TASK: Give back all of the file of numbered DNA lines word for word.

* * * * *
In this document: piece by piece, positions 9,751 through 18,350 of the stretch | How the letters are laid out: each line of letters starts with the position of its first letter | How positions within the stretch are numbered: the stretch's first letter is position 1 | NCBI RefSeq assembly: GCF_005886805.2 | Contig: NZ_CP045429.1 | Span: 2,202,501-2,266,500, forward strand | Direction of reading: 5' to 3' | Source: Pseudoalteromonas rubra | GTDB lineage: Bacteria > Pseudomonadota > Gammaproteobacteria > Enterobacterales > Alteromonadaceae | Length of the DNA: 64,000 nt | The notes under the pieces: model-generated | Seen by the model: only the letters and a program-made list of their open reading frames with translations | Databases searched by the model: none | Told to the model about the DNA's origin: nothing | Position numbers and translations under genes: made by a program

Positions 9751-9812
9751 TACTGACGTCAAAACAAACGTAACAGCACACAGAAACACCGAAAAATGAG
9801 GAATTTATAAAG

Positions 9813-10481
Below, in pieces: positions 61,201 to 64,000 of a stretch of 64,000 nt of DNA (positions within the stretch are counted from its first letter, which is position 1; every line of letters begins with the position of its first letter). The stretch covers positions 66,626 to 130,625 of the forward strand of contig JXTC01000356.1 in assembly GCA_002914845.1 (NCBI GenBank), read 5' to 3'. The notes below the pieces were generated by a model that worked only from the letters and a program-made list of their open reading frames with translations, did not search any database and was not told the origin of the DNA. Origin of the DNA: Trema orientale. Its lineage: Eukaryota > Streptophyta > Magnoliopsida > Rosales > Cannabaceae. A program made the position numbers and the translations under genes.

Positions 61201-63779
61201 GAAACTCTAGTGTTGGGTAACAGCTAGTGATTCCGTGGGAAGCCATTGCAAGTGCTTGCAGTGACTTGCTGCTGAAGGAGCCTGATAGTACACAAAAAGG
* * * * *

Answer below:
In this document: piece by piece, positions 9,751 through 18,350 of the stretch | How the letters are laid out: each line of letters starts with the position of its first letter | How positions within the stretch are numbered: the stretch's first letter is position 1 | NCBI RefSeq assembly: GCF_005886805.2 | Contig: NZ_CP045429.1 | Span: 2,202,501-2,266,500, forward strand | Direction of reading: 5' to 3' | Source: Pseudoalteromonas rubra | GTDB lineage: Bacteria > Pseudomonadota > Gammaproteobacteria > Enterobacterales > Alteromonadaceae | Length of the DNA: 64,000 nt | The notes under the pieces: model-generated | Seen by the model: only the letters and a program-made list of their open reading frames with translations | Databases searched by the model: none | Told to the model about the DNA's origin: nothing | Position numbers and translations under genes: made by a program

Positions 9751-9812
9751 TACTGACGTCAAAACAAACGTAACAGCACACAGAAACACCGAAAAATGAG
9801 GAATTTATAAAG

Positions 9813-10481
Below, in pieces: positions 61,201 to 64,000 of a stretch of 64,000 nt of DNA (positions within the stretch are counted from its first letter, which is position 1; every line of letters begins with the position of its first letter). The stretch covers positions 66,626 to 130,625 of the forward strand of contig JXTC01000356.1 in assembly GCA_002914845.1 (NCBI GenBank), read 5' to 3'. The notes below the pieces were generated by a model that worked only from the letters and a program-made list of their open reading frames with translations, did not search any database and was not told the origin of the DNA. Origin of the DNA: Trema orientale. Its lineage: Eukaryota > Streptophyta > Magnoliopsida > Rosales > Cannabaceae. A program made the position numbers and the translations under genes.

Positions 61201-63779
61201 GAAACTCTAGTGTTGGGTAACAGCTAGTGATTCCGTGGGAAGCCATTGCAAGTGCTTGCAGTGACTTGCTGCTGAAGGAGCCTGATAGTACACAAAAAGG